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Last-Modified: 2000/07/25

   IN THE HIGH COURT OF JUSTICE            1996 I. No. 113
QUEEN'S BENCH DIVISION

Royal Courts of Justice
                                           Strand, London
                                      Tuesday, 29th February
2000

                                Before:
                            MR JUSTICE GRAY

        B E T W E E N:
DAVID JOHN CAWDELL IRVING
                                                Claimant
-and-

(1) PENGUIN BOOKS LIMITED
                  (2) DEBORAH E. LIPSTADT
                                                Defendants
   The Claimant appeared in person
   MR RICHARD RAMPTON Q.C. (instructed by Messrs Davenport
Lyons
and Mishcon de Reya) appeared on behalf of the First and
        Second Defendants
   MISS HEATHER ROGERS (instructed by Davenport Lyons)
appeared on
behalf of the First Defendant Penguin Books Limited

MR ANTHONY JULIUS (of Mishcon de Reya) appeared on behalf of
        the Second Defendant Deborah Lipstadt

        (Transcribed from the stenographic notes of Harry
Counsell
& Company, Clifford's Inn, Fetter Lane, London EC4
                       Telephone: 020-7242-9346)
(This transcript is not to be reproduced without the
            written permission of Harry Counsell & Company)

PROCEEDINGS - DAY TWENTY-SEVEN



.          P-1



   (10.30 a.m.)
   MR RAMPTON:  I think Mr Irving has something to say, my
Lord.
   MR JUSTICE GRAY:  Yes, Mr Irving?
   MR IRVING:  My Lord, I understand that today I am going to
be
        cross-examining Professor Funke, which is after he has
        been presented to the court.  There are two things I
want
        to mention first.  First of all, I understand from
today's
        Israeli newspapers and yesterday's Washington Post
that
        the Defence now have the Eichmann papers.  In other
words,
        they are going to bring in the Battleship Eichmann in
a
        frantic attempt to rescue their position.
                   I would be very grateful if I had the
chance to
        read them as early as possible rather than just being
        presented with them piecemeal.
   MR RAMPTON:  Yes, of course.  We have not read them yet.
If
        they contain relevant material, those relevant parts
will
        be disclosed at once.
   MR JUSTICE GRAY:  Is that enough?
   MR IRVING:  My Lord, do they not now become discoverable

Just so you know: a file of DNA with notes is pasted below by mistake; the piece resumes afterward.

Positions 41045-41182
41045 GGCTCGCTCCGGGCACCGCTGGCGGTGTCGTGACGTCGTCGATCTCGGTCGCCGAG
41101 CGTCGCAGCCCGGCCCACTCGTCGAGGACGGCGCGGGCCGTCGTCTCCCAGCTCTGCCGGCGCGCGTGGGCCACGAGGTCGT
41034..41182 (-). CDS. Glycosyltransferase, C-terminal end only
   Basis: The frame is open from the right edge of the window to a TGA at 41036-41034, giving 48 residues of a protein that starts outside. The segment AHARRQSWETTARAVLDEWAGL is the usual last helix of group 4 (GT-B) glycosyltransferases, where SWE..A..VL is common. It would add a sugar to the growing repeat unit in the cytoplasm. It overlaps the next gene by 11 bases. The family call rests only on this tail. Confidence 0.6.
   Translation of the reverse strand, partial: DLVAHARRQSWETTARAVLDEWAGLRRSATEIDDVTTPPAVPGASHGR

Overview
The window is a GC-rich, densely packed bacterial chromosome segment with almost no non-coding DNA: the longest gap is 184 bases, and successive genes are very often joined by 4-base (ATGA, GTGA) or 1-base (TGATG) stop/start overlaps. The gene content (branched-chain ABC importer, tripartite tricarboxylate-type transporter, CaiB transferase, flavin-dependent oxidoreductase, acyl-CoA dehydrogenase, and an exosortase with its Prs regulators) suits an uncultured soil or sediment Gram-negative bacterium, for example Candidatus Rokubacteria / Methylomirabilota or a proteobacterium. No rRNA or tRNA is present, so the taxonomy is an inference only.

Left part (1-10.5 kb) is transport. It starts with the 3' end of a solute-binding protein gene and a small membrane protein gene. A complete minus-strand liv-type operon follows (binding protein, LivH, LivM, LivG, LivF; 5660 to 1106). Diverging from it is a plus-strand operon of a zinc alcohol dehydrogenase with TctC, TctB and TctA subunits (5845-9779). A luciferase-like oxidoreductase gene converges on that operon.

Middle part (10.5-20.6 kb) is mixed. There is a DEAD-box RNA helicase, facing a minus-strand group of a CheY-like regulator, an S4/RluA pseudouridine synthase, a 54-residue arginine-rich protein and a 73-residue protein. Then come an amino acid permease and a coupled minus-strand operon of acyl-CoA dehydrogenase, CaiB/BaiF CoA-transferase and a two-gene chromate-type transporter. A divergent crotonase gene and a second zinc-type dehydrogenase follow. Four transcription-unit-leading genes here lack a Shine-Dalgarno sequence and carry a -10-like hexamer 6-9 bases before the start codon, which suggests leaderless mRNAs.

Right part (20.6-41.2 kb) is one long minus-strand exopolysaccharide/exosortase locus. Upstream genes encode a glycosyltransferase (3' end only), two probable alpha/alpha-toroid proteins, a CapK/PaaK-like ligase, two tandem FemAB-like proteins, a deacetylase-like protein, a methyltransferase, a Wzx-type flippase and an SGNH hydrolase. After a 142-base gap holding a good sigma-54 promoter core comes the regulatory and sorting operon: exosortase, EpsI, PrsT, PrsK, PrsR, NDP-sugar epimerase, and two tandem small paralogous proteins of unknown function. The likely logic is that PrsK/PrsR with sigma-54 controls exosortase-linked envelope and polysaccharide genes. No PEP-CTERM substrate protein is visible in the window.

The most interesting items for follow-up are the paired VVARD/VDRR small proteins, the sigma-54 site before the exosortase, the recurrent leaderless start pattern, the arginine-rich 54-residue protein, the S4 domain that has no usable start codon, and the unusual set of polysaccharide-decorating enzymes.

now
        that they are in their custody?
   MR RAMPTON: No, not unless they are relevant.
   MR JUSTICE GRAY:  I do not know quite what we are talking
about
        is it a diary?
   MR RAMPTON:  I do not know.  I have not seen it.  It has
come
        on e-mail.  It is about 600 pages of memoirs.  That is
all
        I know.  If they contain relevant material, then the

.          P-2



        relevant material, plus context of course, will be
        disclosed.
   MR JUSTICE GRAY:  That is a slightly unconventional
approach,
        is it not?  Normally, it would be a document which
would
        be discoverable if it contained any relevant material.
        You would not normally redact the non-relevant
material.
   MR RAMPTON:  You are allowed to redact that is the case of
        Guardian v. GRE.
   MR JUSTICE GRAY:  Only for good reasons, in my
recollection.
   MR RAMPTON:  No, if it is irrelevant.  I do not really mind
as
        it is in the public domain anyway.
   MR JUSTICE GRAY:  Is it?
   MR RAMPTON:  Yes.  It will be from tomorrow morning.  The
        Israeli government are going to release it to the
public
        at large, so I do not really mind.  But I do not want
to
        lumber the proceedings with a great fat document if it
        does not contain anything relevant.
   MR JUSTICE GRAY:  Nor do I.  It just seems to me, in terms
of
        what Mr Irving should see, he probably ought to see
for
        himself and judge for himself.
   MR RAMPTON:  Yes.  It is not a problem.  It is just that we
        have not looked at it ourselves yet.  It is not even
in
        readable form at the moment.
   MR JUSTICE GRAY:  It may feature in your cross-examination
of
        Mr Irving, I suppose.
   MR RAMPTON:  It may well do.  I will know by the end of the
day

.          P-3



        whether it will, and he will immediately get a copy.
   MR JUSTICE GRAY:  He ought to have the copy by close of
        business today really, ought he not?
   MR RAMPTON:  I agree.
   MR JUSTICE GRAY: Good.  Thank you.  So that deals with
that.
   MR IRVING:  My Lord, inform me, please. Is it not
automatically
        discoverable now that it is within their custody,
        possession and power?
   MR JUSTICE GRAY:  You are going to get it.
   MR IRVING:  Just so it can be quite plain, the whole
document
        rather than a redacted version.
   MR RAMPTON:  No.  I made a mistake.  I thought it had come
        through in e-mail and has been put into readable form.
        Apparently not even that has happened yet.  There is
        something the matter with the electronics.
   MR IRVING: I recommend Macintosh.
   MR RAMPTON:  I do not know what the problem is because I am
        completely ignorant on those matters, so I have to
        surrender to others.
   MR JUSTICE GRAY:  Mr Irving, the order I am making, unless
I am
        told that it is electronically impossible to comply
with
        it, is that you should be provided with a copy.
   MR IRVING:  In electronic form if necessary.
   MR JUSTICE GRAY:  In electronic form if necessary, of the
        Eichmann document by close of business, by which I
mean,
        let us say, 5 p.m. today.

.          P-4



   MR IRVING:  I am indebted to your Lordship.  The second
point
        concerns the videos.  I see that preparation has been
made
        for display of videos.  I have no notion of which
video is
        going to be shown.  It may well be that I would have
        objections to make to the videos for the reasons that
        I have already adumbrated to your Lordship, namely
videos
        that have been edited in some way or prepared for
        broadcasting with sound effects and violins and
subtitles,
        which may have been tendentiously translated, and the
rest
        of it.  I see the equipment is there.  I certainly
have a
        day of cross-examination of Professor Funke to do